➤ Full transcript —
Episode № 83 Ephemeral Sounds
Welcome back everybody!
Lady Jupiter Podcast is the audio accompaniment to LadyJupiter.com a lifestyle blog where I write about my family’s military life, our home life, and other tiny details that I just like to share. I’m happy that you’re here with me.
And speaking of “here with me” also Kid Jupiter is in the booth, and we’re just going to go with it.
In this episode I’ll share an update on our life as affected by the U.S. military, then continue with a blog update, and wrap up with something domestic.
Today in our military-affected lives I have nothing significant to update.
It’s back to school week for most school-age kids, and back to work week for Mister Jupiter.
We had a great staycation, and we’re ready for normal life to pick up again. I know he’s eager to get his inbox back under control…while also flying with the students. I helped by being his meal prep sous chef, and later, I made margaritas.
For today’s LadyJupiter.com update…the site is still up and running.
And lastly, something domestic.
Last week we did two new things. One – was both getting a little sunburned in Hot Springs at the water park (just us adults though, Kid Jupiter is just as pink as he was previously). And two – we drove down to the Arkansas Railroad Museum in Pine Bluff.
Kid Jupiter was obsessed with the space. It was a huge building that used to be a machine and fabrication shop for the Arkansas railroad, and has been standing since the 1890s. Now it’s an open air museum full of static displays of different engines and cars. Their big display is the Cotton Belt 819 – a northern type steam locomotive. Not only is it the official state locomotive of Arkansas, but it was also the last locomotive built in Arkansas, in addition to being the last engine built by the St. Louis Southwestern Railway (affectionately called the Cotton Belt).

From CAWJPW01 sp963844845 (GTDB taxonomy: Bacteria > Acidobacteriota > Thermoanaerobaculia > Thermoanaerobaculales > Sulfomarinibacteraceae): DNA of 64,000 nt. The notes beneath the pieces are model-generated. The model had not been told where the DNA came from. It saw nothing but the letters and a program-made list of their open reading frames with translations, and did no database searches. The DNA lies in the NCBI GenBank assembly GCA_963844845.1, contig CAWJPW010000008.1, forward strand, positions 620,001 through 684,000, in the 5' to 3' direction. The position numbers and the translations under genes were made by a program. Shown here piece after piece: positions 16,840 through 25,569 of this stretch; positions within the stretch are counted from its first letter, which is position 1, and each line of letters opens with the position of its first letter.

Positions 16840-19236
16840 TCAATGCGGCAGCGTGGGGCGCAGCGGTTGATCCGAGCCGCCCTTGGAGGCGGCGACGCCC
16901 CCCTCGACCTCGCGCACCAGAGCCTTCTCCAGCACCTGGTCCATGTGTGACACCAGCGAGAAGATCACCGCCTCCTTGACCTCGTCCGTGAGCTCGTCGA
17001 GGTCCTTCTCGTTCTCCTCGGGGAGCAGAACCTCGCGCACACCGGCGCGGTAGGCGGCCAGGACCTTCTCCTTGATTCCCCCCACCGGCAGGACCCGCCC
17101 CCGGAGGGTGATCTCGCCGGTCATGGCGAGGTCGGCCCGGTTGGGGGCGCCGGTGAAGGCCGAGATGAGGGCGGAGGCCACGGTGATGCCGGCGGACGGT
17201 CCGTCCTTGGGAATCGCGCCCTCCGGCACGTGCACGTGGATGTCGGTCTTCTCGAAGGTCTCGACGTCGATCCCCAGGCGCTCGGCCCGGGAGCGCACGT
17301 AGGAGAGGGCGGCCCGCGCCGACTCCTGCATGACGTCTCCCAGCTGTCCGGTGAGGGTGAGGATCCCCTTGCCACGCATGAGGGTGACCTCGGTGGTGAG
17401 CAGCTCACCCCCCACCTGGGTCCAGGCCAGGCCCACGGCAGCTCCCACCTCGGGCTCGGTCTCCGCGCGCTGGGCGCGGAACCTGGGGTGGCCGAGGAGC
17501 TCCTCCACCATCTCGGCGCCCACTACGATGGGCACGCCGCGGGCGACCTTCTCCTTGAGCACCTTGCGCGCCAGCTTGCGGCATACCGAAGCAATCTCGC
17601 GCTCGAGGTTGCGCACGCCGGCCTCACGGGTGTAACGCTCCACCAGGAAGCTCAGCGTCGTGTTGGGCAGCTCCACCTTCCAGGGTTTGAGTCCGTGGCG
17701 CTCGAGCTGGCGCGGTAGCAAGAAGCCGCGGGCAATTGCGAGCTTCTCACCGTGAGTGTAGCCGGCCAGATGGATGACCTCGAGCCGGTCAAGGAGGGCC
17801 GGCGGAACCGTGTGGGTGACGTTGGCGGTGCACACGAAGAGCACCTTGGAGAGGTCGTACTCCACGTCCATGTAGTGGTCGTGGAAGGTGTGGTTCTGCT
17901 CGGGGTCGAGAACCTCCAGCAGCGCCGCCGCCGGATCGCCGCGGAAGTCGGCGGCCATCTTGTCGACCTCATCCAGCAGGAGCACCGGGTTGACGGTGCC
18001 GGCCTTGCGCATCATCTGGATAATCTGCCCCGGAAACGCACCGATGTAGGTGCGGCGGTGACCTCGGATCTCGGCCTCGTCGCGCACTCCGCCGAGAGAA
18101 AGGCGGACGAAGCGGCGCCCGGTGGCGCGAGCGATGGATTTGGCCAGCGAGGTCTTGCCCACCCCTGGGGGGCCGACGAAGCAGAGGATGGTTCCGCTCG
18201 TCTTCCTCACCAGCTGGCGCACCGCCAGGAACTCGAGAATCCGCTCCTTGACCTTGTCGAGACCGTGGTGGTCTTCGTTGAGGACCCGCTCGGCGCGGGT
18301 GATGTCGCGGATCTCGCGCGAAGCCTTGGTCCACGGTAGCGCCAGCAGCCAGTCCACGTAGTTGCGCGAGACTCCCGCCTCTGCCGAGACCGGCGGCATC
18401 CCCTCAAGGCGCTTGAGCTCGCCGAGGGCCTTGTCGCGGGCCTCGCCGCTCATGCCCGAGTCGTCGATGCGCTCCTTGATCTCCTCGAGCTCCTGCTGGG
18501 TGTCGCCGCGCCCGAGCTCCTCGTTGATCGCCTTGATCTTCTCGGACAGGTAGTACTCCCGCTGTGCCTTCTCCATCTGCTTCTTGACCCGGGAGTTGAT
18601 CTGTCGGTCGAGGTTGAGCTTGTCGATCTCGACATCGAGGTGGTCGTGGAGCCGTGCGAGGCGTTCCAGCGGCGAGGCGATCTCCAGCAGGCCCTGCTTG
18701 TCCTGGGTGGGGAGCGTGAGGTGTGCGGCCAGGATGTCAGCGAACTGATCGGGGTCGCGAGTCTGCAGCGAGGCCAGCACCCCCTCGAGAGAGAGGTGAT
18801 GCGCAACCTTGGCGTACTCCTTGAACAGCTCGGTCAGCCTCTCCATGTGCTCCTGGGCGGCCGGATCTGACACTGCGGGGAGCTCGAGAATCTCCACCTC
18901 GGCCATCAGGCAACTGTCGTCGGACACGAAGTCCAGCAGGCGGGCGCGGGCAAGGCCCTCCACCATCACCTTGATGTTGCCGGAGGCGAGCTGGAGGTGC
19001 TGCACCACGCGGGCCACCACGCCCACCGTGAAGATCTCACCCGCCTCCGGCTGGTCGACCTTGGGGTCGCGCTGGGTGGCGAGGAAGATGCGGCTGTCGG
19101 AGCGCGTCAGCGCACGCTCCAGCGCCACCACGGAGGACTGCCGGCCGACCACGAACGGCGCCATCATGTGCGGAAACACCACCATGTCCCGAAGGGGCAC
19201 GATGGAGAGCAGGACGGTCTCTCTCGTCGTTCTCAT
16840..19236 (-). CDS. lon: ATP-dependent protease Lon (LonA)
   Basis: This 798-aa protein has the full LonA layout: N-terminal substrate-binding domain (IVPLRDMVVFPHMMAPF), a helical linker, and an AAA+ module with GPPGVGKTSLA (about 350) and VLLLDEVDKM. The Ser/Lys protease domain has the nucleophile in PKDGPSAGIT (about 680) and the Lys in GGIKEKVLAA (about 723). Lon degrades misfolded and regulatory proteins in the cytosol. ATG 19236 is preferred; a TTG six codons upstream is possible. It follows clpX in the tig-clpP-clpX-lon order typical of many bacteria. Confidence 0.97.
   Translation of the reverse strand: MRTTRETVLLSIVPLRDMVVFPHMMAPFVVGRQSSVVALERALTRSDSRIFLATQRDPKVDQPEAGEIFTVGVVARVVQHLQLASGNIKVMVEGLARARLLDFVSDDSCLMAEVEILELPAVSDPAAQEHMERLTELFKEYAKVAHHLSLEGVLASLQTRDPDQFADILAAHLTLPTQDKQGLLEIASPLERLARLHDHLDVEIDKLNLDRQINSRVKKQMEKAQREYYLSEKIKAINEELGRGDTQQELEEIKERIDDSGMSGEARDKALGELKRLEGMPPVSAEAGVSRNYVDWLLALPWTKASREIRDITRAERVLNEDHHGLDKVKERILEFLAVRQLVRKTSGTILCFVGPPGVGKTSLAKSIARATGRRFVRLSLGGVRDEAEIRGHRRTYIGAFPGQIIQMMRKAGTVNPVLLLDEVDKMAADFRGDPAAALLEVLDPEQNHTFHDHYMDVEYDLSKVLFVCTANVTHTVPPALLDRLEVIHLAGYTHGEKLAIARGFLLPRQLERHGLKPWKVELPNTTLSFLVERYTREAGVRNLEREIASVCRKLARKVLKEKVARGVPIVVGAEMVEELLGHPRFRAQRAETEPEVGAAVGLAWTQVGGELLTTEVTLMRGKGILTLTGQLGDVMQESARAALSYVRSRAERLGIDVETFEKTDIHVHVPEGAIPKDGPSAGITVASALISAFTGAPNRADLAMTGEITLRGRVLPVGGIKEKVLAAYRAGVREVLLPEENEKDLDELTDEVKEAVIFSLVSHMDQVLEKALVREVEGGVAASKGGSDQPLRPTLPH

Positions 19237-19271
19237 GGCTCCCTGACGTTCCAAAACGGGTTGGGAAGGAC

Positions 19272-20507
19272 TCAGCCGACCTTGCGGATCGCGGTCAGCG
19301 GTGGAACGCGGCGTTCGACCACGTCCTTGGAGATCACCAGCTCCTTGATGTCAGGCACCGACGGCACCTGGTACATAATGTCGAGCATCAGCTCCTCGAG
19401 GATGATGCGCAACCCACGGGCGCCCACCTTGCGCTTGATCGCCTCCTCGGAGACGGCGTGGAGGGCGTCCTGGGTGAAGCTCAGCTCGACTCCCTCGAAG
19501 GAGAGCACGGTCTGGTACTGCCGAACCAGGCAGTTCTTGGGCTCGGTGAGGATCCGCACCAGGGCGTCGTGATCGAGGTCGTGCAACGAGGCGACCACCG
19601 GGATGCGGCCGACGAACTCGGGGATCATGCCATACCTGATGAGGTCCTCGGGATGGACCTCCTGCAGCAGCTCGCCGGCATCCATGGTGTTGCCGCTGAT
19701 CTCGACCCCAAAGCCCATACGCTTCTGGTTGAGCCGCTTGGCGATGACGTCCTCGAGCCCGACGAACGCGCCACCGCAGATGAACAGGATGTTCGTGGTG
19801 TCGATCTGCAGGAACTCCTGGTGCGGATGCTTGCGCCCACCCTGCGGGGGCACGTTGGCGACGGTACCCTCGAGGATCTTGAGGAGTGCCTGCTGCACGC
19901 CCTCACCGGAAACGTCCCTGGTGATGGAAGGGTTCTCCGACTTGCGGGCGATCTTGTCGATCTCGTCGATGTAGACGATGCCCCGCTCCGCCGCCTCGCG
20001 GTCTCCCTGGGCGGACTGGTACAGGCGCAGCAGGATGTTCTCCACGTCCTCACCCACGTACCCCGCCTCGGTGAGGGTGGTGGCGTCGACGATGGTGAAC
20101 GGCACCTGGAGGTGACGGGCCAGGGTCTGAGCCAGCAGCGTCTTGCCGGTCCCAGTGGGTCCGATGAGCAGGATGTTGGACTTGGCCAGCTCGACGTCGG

I was fond of the historic railroad snow plow, it was huge and kind of scary. It is a 74,000 lb. wedge plow that was built in 1953 for the US Army. The Army used it until 1990, when it was donated to the museum. It’s very large and imposing.
Anyhoo, I wanted to get you something, but I wasn’t sure what you would like – so I got you some ephemeral sounds. You might only listen once or twice, but at least they won’t get dusty or be bulky to move! These sounds were from the museum’s collection of railroad era technology – well, the ones that were available to touch. Some of the pieces were too fragile, and more were behind glass. But these were available:
I got you some tippy taps from a telegraph machine.
Then, a typewriter made my finger strength feel inadequate.
Then we found this little gem – it’s a test generator slash analyzer.
No, I don’t know what it does either, but this very nice board full of switches, knobs, lights, and a lot of dirt was made by the now-closed Nu Data Corp. in the 1970s. I really liked the switches, they were the kind of tactile that makes you want to get up in the morning to go touch stuff.
Near this collection of yesteryear’s technology were a few train tables with different scale model trains running. Kid Jupiter was absolutely enamored with the Lionel engine – and the museum had a conveniently placed bench, so that little rail enthusiasts could get super close with little effort. Also they had a Brio toy set that was available to play with.
So we had a very intense choo-choo day. We walked in vintage train cars and touched real life engines. We watched model trains with our noses just inches away, we played with toy trains while listening to model trains, in the same room as the retired trains. A certain three-year old DID NOT want to leave.
There were tears upon exit, but he felt better pretty quickly. We grabbed lunch before heading home, and Kid Jupiter was happy and quacking before we were back in our own garage.
And that’s it for today’s episode – but stick around for the very end to hear those ephemeral sounds again.
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I will talk to you when I can record next – Until then, here are those ephemeral sounds again, in the same order.
Telegraph, typewriter, and Nu Data test generator slash analyzer. A test set model 922-B, built by Nu Data (that’s spelled n-u space d-a-t-a corp. from Little Silver, New Jersey 07739. These are the ephemeral audio souvenirs that I picked up for you in Pine Bluff, Arkansas.
Bye for now!